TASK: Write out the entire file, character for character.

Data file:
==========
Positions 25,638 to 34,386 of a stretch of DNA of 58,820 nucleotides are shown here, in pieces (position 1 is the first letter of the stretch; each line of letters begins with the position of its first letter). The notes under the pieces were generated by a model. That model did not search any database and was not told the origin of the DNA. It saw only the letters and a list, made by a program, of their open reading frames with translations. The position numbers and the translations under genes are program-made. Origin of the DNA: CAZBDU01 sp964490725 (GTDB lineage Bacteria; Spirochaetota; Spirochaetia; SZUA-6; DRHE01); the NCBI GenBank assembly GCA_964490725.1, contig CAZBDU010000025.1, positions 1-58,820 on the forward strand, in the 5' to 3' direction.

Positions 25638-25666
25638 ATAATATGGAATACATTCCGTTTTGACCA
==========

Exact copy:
Positions 25,638 to 34,386 of a stretch of DNA of 58,820 nucleotides are shown here, in pieces (position 1 is the first letter of the stretch; each line of letters begins with the position of its first letter). The notes under the pieces were generated by a model. That model did not search any database and was not told the origin of the DNA. It saw only the letters and a list, made by a program, of their open reading frames with translations. The position numbers and the translations under genes are program-made. Origin of the DNA: CAZBDU01 sp964490725 (GTDB lineage Bacteria; Spirochaetota; Spirochaetia; SZUA-6; DRHE01); the NCBI GenBank assembly GCA_964490725.1, contig CAZBDU010000025.1, positions 1-58,820 on the forward strand, in the 5' to 3' direction.

Positions 25638-25666
25638 ATAATATGGAATACATTCCGTTTTGACCA